PassMark's SiteKey - Answering the Wrong Question
by Trevor Bauknight
Published on this site: July 26th, 2005 - See
more articles from this month
In my article "Spear-Phishing - New Angles On An Old
I wrote about a variation on "traditional" e-mail
phishing that has proved to be more effective than random
casting of stink-bait into a vast pool of random e-mail addresses.
The increase in effectiveness is the result of more focused
targeting of potential victims through the use of real, usually
stolen, corporate documents and so on that make the bait seem
more legitimate to a much smaller group of recipients. This
week, we take a look at PassMark's SiteKey, the first solution
to be adopted by a major institution in its effort to combat
The Charlotte-based Bank of America is in the process of
rolling out its plans to adopt the PassMark system in an effort
to secure its online communications with its 13 million customers
across the country. The Bank should be applauded for implementing
such extensive changes to its online security model in spite
of the fact that phishing is not yet, in and of itself, costing
banks a great deal of money.
What it is costing the bank, however, is online-banking customers.
ConsumerAffairs.com reported late last month (http://www.consumeraffairs.com/news04/2005/gartner.html)
on a Gartner survey that indicated that 14% of those who had
banked online had stopped because of security concerns, and
30% had altered their usage. For financial services companies
like Bank of America that seem intent on removing the element
of human contact once and for all from customer relations,
that lack of confidence has to be disturbing.
As the practice of phishing becomes more and more sophisticated,
so will the effort to combat it; and you can be sure that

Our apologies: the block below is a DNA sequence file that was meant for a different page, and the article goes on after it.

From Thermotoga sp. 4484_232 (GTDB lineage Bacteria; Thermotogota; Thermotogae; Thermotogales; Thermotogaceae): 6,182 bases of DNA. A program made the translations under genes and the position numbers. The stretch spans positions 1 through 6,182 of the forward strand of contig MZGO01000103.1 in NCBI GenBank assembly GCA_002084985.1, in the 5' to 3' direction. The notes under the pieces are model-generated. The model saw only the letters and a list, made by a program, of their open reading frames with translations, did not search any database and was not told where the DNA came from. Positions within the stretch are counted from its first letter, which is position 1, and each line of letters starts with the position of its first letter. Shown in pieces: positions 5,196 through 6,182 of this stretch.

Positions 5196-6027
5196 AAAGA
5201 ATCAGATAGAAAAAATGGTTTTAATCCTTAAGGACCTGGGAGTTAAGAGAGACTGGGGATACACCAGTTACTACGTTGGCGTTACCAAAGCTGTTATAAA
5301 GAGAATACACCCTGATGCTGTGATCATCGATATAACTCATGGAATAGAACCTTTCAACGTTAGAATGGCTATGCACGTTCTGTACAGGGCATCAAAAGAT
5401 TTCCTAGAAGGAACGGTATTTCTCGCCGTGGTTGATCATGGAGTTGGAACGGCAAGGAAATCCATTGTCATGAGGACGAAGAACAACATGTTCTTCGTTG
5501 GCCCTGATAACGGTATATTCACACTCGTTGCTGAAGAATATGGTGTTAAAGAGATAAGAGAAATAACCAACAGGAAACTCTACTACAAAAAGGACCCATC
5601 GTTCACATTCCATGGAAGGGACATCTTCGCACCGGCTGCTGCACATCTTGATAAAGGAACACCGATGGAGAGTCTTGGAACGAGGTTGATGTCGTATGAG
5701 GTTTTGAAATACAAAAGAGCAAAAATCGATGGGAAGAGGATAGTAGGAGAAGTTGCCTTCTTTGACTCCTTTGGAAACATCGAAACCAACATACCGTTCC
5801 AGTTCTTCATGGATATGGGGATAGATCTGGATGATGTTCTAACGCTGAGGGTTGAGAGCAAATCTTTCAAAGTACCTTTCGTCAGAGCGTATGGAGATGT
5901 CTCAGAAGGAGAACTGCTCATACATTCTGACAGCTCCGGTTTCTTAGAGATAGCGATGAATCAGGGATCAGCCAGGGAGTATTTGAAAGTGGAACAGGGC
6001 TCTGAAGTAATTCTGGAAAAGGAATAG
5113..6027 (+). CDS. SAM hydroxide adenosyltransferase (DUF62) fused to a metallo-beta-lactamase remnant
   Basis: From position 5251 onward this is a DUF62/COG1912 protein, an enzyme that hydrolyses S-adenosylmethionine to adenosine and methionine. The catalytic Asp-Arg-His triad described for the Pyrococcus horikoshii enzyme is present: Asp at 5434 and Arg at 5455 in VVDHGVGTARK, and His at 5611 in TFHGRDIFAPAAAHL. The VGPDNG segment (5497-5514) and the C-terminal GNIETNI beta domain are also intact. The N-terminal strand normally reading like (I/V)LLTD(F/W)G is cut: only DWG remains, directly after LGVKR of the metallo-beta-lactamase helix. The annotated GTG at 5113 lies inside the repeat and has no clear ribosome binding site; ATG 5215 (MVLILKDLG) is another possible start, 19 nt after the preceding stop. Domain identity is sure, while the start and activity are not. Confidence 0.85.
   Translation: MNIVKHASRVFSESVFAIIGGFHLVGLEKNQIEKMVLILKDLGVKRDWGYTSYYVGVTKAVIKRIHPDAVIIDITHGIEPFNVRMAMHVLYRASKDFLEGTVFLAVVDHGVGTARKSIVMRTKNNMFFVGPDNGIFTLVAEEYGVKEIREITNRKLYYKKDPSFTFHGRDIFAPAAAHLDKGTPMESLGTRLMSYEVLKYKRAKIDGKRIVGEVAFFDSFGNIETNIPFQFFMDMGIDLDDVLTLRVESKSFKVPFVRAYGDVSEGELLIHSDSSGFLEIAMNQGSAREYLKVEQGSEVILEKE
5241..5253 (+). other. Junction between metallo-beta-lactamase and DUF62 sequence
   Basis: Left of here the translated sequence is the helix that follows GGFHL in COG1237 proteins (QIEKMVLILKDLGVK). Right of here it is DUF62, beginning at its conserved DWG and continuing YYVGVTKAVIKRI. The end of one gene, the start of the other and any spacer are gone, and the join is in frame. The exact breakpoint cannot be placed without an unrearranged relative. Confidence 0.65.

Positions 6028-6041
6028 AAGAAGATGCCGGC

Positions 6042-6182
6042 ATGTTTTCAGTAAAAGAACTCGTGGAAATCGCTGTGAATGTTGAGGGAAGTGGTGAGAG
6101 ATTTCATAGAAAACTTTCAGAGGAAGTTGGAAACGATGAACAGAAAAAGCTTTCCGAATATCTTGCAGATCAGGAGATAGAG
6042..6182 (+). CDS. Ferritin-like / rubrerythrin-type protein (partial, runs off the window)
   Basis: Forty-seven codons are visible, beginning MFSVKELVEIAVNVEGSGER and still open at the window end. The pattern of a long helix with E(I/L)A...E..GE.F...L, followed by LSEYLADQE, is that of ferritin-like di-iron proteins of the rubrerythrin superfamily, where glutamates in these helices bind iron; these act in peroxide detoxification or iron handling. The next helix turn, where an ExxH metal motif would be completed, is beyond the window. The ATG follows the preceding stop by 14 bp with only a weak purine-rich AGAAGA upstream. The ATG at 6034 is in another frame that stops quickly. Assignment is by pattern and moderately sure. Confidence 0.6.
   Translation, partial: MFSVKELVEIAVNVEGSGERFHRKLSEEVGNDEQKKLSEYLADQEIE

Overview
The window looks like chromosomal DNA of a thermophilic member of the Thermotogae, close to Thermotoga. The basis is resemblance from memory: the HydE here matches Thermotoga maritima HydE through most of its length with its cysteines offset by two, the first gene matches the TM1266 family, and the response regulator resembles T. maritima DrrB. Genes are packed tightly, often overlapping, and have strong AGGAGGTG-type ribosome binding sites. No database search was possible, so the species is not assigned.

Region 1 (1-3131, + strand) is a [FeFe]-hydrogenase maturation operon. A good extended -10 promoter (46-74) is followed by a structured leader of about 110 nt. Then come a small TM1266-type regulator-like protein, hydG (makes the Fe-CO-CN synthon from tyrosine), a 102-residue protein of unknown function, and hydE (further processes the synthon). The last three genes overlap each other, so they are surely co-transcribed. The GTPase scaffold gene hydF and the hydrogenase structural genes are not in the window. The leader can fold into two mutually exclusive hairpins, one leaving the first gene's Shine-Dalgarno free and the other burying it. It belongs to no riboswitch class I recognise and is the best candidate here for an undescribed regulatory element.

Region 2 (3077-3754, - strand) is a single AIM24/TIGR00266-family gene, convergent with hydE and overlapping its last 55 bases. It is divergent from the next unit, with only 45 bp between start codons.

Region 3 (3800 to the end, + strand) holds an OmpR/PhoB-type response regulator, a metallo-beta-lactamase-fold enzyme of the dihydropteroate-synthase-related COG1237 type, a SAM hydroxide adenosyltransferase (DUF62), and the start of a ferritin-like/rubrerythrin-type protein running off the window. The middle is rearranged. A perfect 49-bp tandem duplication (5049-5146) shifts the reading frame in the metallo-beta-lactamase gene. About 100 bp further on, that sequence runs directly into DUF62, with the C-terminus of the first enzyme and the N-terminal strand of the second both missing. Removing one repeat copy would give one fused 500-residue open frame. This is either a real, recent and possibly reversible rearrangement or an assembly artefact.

effort will be fraught with nominal solutions and opportunistic
hand-waving that provide little more than a false sense of
security. And while PassMark's system is better than nothing,
it fails to address the roots of the problem and may give
consumers the mistaken notion that the problem is someone
else's to solve.
What Is SiteKey?
PassMark calls its system a "Two-Factor Two-Way Authentication"(TM)
system. A two-factor system, according to the PassMark website,
is one that relies on two identifying bits of information
to authenticate a transaction. One factor might be a traditional
password, and the second (the problematic one, apparently),
might be a key fob or even some sort of biometric reader,
items which are "not practical for the consumer market
with millions of users." A two-way authentication system
provides the capability not only for you to prove to the bank
you are who you claim to be, but also for the bank to prove
to you that it is really the bank sending you that e-mail
or presenting you that website page.
To implement the two-factor system, PassMark bypasses traditional
second factors like hardware devices that customers are apparently
too dumb to maintain in their possession. "Even if you
give them away for free," the PassMark website chides,
"many users will forget them or lose them." Instead,
the company takes a look at your computer and creates a unique
"fingerprint" of the machine, consisting of things
like HTTP headers, the IP-address, software configurations
and even its geographic location (based on IP-address geomapping).
It then has something to go by the next time you visit the site.
For two-way authentication, SiteKey assigns a secret image
known, ostensibly, only to the customer and to the institution.
Customers logging into the company's website will see the
image and recognize it as a marker that the site is legitimate,
and outgoing e-mail from the company to the customer will
also carry the image to mark legitimate e-mail.
Sounds Great. What's Wrong With It?
The SiteKey system fails, according to IT Security Architect
Doug Ross (http://directorblue.blogspot.com/2005/06/making-phishers-
solve-captcha-problem.html), to address the fundamental
problem of phishing because it leaves the customer susceptible
to the classic "Man in the Middle" false-storefront
attack. Since there's no way to distinguish the customer's
virgin computer from a phisherperson's "malicious, zombie
PC", according to Ross, "the zombie PC could present